Gharials are one of the largest members of the crocodilian family. They look very similar to crocodiles and alligators, but they have a distinctive long, narrow snout, which reduces water resistance and helps them to hunt for fish. Historically, they lived in only four river systems in the world, but have now become extinct in many areas. The gharial is now listed as a Critically Endangered species. Read on to learn about the gharial.
Description of the Gharial
Gharials have a typical crocodilian shape, other than their extremely elongated, narrow snouts. They are covered with smooth, non-overlapping scales. Adults are generally a dark or light-olive color, and youngsters usually have speckling and dark cross-bands on their heads, bodies, and tails. They have partly webbed fingers and toes. Like other crocodilians, they have a very thick, powerful tail, which is flattened on the sides (“laterally compressed”).
The male gharial has a large, hollow swelling at the end of his snout that is known as a “nasal boss.” This only develops when he becomes sexually mature. This swelling, and the males’ greater body-size, makes it easy to distinguish between male and female gharials (i.e. sexual dimorphism), something which is rare among other crocodilians. The function of the nasal boss is not well understood, but it might be a visual sex indicator, or it might be used as a sound resonator.
Interesting Facts About the Gharial
Gharials are different from other crocodilian species, as they eat almost only fish. To achieve this, they have several unusual and interesting adaptations.
- Hunting – It is believed gharials sometimes herd fish against the shore with their bodies, and then stun the fish by quickly snapping their jaws together – this is known as “percussive stunning.”
- Numerous Teeth – Gharials have 110 sharp, interlocking teeth in their incredibly long, narrow snouts.
- Population – It is estimated that there are now only 200 – 1,000 gharials in left the wild.
- Common Name – The large, distinctive swelling at the end of the snout resembles a type of local earthenware pot. In Hindi, these pots are called ghara, thereby giving the gharial its common name.
Habitat of the Gharial
Gharials generally prefer clear, flowing, freshwater rivers with deep pools and plenty of fish. They also like habitats with sand-banks or san-bars for nesting and basking in the sun.
Distribution of the Gharial
Gharials are found in small populations in only a few localities in the Northern part of the Indian Subcontinent.
Diet of the Gharial
Gharial and Human Interaction
The gharial population has declined drastically in the past 60 years, and they are now listed as Critically Endangered. The reasons for this decline in the population size are the loss of suitable river habitats (due to dams, barrages, canals, and the like), depletion of the fish on which they feed, and becoming tangled in fishing nets.
Gharials have been killed by fishermen, hunted for their skins, and used as trophies, and in alternative medicine. Hunting is no longer considered to be a threat, though their eggs are sometimes collected as food.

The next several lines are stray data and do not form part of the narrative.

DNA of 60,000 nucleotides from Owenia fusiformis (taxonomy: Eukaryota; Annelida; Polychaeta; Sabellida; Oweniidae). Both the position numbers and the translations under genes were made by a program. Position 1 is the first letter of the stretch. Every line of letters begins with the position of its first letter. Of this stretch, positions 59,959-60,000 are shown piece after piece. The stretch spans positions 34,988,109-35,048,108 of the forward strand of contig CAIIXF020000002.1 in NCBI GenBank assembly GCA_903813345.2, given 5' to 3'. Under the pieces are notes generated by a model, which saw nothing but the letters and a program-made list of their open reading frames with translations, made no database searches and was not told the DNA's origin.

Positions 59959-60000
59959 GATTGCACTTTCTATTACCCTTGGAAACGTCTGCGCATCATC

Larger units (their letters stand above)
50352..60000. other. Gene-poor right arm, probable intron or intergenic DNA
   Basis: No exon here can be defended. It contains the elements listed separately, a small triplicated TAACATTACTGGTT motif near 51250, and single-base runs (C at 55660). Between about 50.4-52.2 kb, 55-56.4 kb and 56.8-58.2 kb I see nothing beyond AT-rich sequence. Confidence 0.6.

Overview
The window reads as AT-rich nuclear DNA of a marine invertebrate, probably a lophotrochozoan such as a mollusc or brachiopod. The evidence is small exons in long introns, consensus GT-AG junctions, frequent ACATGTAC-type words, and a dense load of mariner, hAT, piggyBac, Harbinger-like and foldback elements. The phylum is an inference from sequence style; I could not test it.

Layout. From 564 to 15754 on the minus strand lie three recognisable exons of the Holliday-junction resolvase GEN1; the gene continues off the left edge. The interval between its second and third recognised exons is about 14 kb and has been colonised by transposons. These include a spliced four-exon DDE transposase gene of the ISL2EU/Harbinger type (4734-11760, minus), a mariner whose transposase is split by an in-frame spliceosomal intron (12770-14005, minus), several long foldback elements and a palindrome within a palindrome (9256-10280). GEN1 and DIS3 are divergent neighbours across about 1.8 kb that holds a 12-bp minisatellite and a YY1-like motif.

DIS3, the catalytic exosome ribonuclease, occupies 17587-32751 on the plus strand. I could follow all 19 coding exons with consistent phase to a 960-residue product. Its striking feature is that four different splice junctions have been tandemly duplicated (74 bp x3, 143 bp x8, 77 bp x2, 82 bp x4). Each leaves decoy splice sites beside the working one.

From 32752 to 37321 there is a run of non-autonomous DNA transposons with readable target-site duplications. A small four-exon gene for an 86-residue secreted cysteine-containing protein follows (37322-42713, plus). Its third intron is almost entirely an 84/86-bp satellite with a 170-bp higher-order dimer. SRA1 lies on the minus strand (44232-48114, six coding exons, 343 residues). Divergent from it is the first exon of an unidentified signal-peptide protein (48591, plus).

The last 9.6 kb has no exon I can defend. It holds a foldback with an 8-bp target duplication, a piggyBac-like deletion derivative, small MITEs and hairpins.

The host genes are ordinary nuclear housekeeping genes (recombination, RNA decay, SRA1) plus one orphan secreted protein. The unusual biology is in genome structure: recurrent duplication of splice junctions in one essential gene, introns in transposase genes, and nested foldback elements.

Gharials have not been domesticated.
Does the Gharial Make a Good Pet
Gharials are Critically Endangered, and should not be kept as pets.
Due to the great rarity of gharials and their highly specialized requirements, only those people with expert knowledge and facilities should attempt to care for them.
Behavior of the Gharial
When hunting, their very narrow jaw allows gharials to catch rapidly moving fish by using an extremely quick, side-to-side snapping motion. Like other crocodilians, gharials are cold-blooded (ectothermic). They are most likely to be seen on land when they are basking on sand-banks or rocks, using the sun to warm themselves. They often bask in groups, but dominant individuals may defend a preferred spot.
Unlike other crocodilians, gharials have weak legs. When fully grown, they cannot raise their body above the ground on land and they have to move about by sliding on their bellies. However, once in the water, they are extremely agile.
Reproduction of the Gharial
Males become sexually mature at about 13 years of age, which is when their nasal boss develops. The males call for mates by swimming around their territory making hissing and buzzing noises, aided by the nasal boss. They might attract several mates and form a harem within their territory, which they aggressively defend from other males.
Gharials usually mate during December and January, and again in the dry season (March and April). They dig their nests using their hind feet, usually in a riverside sand-bank. The nests are approximately 20 – 24 in (50 – 60 cm) deep. The female lays 20 – 100 eggs, which are the largest of any crocodilian species, and take 71 – 93 days to incubate.
Female gharials dig up the young when they hear their hatching chirps, and guard the hatchlings for several days. They do not carry their young in their mouths like other crocodilians, presumably because of the sharpness of their teeth.